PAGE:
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Connecting The Uprooted: Parents' Use Of Bi-Cultural Socialization In Facilitating Transnationalism Among Chinese Adoptees

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posted on 22.05.2021, 08:45 by Meaghan Symington
This Major Research Paper explores the distinct form of transnationalism experienced by Chinese adoptees in Canada by examining adoptive parents‟ use of bi-cultural socialization mechanisms. In doing so, this paper addresses the ways in which parents utilize cultural exposure to facilitate internal community ties and transnational connections between their children and China. The researcher attempts to present a link between parents‟ fostering of cultural knowledge and a resulting unique form of transnationalism that is not initially established or maintained through the efforts of the immigrant population (Chinese adoptee community). A qualitative research approach was undertaken through a purposive sampling technique, self-selection and elite interview data. Data was collected through in-depth one-on-one interviews with eight parents of adopted daughters from China. Through analysis of this empirical interview data and a theoretical reliance on the post-colonial paradigm of intercountry adoption, it was determined that Chinese adoptees in Canada experience and are attached to two or more places simultaneously.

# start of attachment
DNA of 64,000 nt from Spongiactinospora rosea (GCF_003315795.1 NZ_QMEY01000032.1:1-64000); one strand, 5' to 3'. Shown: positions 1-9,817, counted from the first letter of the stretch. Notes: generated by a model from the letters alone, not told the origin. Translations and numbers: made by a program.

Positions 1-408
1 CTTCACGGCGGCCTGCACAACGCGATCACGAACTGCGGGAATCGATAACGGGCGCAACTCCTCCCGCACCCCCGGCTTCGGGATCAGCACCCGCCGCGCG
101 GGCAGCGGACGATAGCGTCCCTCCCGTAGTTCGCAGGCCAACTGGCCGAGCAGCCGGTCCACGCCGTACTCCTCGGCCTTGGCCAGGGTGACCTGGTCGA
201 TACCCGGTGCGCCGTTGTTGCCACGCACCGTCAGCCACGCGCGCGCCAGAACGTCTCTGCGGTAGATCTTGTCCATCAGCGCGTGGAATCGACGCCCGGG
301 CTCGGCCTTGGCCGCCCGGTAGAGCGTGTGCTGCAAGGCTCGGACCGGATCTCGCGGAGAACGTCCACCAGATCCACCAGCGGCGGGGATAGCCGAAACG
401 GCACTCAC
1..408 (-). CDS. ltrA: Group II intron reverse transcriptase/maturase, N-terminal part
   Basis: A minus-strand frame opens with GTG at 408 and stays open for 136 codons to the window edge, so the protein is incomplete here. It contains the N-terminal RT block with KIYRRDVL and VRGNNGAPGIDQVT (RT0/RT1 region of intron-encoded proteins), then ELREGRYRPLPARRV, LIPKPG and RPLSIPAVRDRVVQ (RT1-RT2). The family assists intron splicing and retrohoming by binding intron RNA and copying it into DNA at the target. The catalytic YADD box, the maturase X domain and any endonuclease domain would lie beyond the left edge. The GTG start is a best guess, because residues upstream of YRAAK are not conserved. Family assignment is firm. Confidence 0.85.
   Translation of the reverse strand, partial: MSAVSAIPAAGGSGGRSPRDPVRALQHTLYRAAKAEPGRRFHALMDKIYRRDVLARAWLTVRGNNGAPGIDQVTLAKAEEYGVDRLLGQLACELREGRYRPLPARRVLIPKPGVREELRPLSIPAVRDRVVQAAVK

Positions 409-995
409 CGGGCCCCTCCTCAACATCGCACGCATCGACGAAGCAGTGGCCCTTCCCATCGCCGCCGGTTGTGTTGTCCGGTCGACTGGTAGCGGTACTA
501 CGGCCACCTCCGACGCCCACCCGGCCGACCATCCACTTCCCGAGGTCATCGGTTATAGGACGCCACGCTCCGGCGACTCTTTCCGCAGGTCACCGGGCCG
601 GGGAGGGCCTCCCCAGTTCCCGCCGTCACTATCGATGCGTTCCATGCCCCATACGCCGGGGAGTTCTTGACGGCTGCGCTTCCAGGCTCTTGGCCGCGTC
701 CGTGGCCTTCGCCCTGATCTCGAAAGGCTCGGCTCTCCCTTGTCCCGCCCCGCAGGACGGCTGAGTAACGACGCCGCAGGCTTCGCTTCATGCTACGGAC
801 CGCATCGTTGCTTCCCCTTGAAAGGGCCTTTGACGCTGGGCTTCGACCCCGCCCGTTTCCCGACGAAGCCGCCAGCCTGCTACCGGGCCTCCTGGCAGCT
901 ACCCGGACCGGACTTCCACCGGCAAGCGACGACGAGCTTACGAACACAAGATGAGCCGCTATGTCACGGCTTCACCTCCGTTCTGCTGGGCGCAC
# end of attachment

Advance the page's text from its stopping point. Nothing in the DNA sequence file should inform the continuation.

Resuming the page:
History

Language

eng

Degree

Master of Arts

Program

Immigration and Settlement Studies

Granting Institution

Ryerson University

LAC Thesis Type

Thesis